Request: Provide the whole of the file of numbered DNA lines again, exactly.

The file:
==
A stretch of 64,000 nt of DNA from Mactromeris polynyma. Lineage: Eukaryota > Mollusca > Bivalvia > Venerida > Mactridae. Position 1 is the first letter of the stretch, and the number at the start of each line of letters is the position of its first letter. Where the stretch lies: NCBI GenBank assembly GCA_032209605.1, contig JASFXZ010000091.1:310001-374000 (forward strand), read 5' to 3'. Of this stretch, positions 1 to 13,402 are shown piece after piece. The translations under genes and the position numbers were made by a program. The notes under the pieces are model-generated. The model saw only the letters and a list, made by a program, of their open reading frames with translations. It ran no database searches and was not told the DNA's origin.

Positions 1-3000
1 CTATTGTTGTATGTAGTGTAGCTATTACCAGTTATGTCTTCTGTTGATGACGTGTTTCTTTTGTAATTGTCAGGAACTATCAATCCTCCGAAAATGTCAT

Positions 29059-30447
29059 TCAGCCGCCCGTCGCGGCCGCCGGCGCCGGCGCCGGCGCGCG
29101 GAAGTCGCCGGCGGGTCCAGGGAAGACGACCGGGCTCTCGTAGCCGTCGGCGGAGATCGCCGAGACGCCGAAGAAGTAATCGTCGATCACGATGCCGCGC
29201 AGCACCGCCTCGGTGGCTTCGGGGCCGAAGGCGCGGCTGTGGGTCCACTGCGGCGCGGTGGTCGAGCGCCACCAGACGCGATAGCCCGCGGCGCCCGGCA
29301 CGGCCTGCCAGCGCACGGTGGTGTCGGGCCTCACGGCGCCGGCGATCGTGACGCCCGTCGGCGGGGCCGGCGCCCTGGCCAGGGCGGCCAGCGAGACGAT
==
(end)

A stretch of 64,000 nt of DNA from Mactromeris polynyma. Lineage: Eukaryota > Mollusca > Bivalvia > Venerida > Mactridae. Position 1 is the first letter of the stretch, and the number at the start of each line of letters is the position of its first letter. Where the stretch lies: NCBI GenBank assembly GCA_032209605.1, contig JASFXZ010000091.1:310001-374000 (forward strand), read 5' to 3'. Of this stretch, positions 1 to 13,402 are shown piece after piece. The translations under genes and the position numbers were made by a program. The notes under the pieces are model-generated. The model saw only the letters and a list, made by a program, of their open reading frames with translations. It ran no database searches and was not told the DNA's origin.

Positions 1-3000
1 CTATTGTTGTATGTAGTGTAGCTATTACCAGTTATGTCTTCTGTTGATGACGTGTTTCTTTTGTAATTGTCAGGAACTATCAATCCTCCGAAAATGTCAT

Positions 29059-30447
29059 TCAGCCGCCCGTCGCGGCCGCCGGCGCCGGCGCCGGCGCGCG
29101 GAAGTCGCCGGCGGGTCCAGGGAAGACGACCGGGCTCTCGTAGCCGTCGGCGGAGATCGCCGAGACGCCGAAGAAGTAATCGTCGATCACGATGCCGCGC
29201 AGCACCGCCTCGGTGGCTTCGGGGCCGAAGGCGCGGCTGTGGGTCCACTGCGGCGCGGTGGTCGAGCGCCACCAGACGCGATAGCCCGCGGCGCCCGGCA
29301 CGGCCTGCCAGCGCACGGTGGTGTCGGGCCTCACGGCGCCGGCGATCGTGACGCCCGTCGGCGGGGCCGGCGCCCTGGCCAGGGCGGCCAGCGAGACGAT